Georg Schaeffler’s secret—that he is the 79th-richest person in the world, according to Forbes—first bubbled to the surface eight years ago, when he took a job at Haynes and Boone. Mike Boone, eponymous co-founder of the downtown law firm, got a call one day from his brother-in-law, who deals in homeowner’s insurance.

Boone recalls the conversation going like this: “He said, ‘What are you paying your summer associates?’

“I said, ‘I pay them what the going market rate is.’

“He said, ‘Well, it must be a lot, because one of your new associates just bought a house on Armstrong.’”

The street carves a lazy “L” through the southern end of Highland Park, where homes sell for upwards of $6 million. Boone couldn’t see how one of his new lawyers, who might earn $150,000 a year, could afford such digs.

“I said, ‘No way.’ I said, ‘Who is it?’ And he gave me his name, and I called one of the other partners in the firm, and he said, ‘Oh, yeah, he has a substantial family business in Germany, and he could do that easily.’ That’s all we knew.”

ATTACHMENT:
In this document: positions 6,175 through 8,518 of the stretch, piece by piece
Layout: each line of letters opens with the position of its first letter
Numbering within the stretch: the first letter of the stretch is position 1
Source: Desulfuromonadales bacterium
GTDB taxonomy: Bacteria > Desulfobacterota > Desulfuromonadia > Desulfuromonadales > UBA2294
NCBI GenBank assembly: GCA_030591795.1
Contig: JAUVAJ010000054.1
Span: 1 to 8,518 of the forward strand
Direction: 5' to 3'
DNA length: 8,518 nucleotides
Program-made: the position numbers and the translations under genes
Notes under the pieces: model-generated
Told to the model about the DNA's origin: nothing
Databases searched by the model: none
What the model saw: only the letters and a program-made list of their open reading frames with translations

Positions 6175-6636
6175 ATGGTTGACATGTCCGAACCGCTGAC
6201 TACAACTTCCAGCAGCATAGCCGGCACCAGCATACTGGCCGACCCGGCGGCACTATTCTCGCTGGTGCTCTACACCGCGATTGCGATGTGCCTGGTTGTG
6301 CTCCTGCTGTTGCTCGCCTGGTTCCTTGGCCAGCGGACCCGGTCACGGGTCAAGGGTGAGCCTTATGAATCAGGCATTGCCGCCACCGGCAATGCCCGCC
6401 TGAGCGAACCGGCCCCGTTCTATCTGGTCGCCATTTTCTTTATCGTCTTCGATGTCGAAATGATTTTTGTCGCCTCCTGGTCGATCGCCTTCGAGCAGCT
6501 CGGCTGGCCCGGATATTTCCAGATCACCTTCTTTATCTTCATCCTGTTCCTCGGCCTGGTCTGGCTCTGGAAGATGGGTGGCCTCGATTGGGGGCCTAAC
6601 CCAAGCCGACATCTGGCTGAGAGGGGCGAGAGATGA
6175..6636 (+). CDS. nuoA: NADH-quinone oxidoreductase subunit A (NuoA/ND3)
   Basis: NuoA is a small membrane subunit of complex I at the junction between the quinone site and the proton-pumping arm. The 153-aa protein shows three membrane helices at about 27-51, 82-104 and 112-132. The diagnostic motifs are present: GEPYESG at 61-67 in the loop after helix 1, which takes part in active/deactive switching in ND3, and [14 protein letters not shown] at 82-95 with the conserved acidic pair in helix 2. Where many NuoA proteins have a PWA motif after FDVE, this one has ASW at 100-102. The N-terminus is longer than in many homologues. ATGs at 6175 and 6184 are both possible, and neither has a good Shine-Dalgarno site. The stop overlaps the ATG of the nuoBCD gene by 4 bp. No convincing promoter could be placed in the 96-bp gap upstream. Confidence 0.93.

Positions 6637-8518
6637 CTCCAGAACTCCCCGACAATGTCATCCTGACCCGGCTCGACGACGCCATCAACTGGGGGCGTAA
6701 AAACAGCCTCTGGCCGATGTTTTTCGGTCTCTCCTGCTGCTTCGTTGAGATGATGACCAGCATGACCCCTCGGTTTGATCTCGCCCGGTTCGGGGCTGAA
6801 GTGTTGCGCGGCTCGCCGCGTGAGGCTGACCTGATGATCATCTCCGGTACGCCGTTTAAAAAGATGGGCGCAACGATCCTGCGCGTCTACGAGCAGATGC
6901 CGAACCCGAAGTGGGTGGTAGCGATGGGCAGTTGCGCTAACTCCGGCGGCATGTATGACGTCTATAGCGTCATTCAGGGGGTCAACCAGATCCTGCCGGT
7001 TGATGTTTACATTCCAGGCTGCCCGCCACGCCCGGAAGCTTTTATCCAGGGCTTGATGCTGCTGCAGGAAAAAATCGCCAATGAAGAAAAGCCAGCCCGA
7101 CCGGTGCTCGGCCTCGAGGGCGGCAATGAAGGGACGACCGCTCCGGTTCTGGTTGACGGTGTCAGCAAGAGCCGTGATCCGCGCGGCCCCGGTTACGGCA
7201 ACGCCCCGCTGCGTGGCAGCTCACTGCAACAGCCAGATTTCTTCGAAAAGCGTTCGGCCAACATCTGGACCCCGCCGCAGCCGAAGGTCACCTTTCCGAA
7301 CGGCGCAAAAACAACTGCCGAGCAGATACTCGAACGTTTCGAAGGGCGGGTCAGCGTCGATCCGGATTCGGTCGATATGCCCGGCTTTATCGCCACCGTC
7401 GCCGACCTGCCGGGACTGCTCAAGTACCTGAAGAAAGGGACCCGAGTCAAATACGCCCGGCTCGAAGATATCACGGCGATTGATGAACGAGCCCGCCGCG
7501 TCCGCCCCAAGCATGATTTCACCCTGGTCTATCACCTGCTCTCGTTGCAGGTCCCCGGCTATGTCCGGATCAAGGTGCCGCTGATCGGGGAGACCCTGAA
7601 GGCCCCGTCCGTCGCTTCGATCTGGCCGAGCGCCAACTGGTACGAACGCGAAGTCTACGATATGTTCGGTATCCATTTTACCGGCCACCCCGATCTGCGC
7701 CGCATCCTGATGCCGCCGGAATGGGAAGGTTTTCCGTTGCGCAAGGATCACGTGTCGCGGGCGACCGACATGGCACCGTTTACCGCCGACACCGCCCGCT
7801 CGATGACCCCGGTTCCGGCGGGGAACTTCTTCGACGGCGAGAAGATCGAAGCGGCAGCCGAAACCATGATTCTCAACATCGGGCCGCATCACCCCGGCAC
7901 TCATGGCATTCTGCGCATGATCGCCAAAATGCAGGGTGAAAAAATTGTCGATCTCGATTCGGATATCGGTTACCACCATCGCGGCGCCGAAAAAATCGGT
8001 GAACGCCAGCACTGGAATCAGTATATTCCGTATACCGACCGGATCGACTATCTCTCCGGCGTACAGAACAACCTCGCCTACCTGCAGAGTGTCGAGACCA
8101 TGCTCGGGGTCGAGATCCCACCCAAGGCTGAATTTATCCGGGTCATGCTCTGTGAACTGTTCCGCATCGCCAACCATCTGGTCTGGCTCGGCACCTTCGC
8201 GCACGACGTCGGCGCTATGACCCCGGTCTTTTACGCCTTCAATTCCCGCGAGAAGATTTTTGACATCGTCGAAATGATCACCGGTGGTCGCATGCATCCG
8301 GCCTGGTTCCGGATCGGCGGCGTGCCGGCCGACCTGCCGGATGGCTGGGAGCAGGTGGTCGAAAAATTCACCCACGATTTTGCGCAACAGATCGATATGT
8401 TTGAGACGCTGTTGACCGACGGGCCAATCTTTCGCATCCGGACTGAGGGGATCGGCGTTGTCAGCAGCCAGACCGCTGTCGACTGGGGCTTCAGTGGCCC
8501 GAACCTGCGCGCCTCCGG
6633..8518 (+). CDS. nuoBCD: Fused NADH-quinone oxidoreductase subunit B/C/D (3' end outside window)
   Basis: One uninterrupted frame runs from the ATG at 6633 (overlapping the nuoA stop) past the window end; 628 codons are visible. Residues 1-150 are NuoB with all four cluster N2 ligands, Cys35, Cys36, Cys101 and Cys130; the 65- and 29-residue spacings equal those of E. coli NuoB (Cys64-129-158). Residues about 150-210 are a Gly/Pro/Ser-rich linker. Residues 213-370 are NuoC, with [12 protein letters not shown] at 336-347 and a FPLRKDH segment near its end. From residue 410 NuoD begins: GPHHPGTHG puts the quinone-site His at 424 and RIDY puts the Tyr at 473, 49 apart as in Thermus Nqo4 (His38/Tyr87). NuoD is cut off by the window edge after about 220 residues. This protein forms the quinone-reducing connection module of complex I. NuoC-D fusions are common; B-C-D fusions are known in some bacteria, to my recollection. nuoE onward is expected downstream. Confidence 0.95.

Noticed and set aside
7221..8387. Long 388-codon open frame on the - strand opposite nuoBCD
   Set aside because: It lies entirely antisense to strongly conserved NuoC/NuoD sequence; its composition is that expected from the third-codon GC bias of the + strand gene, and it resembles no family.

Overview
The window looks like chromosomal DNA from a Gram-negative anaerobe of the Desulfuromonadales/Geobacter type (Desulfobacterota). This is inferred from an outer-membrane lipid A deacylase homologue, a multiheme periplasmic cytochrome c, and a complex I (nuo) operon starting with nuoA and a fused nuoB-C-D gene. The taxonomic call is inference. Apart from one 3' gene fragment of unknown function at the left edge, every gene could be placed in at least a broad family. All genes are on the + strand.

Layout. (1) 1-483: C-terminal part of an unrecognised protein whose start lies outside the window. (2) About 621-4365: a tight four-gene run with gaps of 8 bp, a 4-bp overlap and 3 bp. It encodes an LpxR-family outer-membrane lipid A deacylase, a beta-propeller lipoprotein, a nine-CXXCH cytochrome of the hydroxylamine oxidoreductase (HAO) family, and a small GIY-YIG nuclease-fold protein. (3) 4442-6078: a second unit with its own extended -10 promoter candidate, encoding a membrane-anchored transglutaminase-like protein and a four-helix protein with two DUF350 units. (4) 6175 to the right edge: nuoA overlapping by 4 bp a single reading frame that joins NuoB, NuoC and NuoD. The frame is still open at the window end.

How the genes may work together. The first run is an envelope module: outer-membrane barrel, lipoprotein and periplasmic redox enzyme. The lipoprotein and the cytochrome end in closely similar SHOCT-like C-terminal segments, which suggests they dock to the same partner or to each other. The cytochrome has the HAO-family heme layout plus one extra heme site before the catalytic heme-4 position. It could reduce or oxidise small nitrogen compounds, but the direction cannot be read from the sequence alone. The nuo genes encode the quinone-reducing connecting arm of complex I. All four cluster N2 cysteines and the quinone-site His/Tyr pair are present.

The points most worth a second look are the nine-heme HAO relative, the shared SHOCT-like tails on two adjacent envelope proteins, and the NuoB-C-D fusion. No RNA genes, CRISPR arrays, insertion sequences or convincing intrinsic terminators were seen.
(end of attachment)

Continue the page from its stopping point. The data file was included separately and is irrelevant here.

Actually, at that point, even Forbes didn’t have a good handle on Georg Schaeffler (pronounced “Gay-org”). He wouldn’t appear on the magazine’s list of the world’s billionaires for another four years. And Boone and the other partners didn’t have reason to dig any further into the associate’s background. Why would they? From all accounts, aside from the thick German accent and the big house, Schaeffler was just like the rest of the new lawyers. He didn’t know what he was doing, and he put in long hours doing it.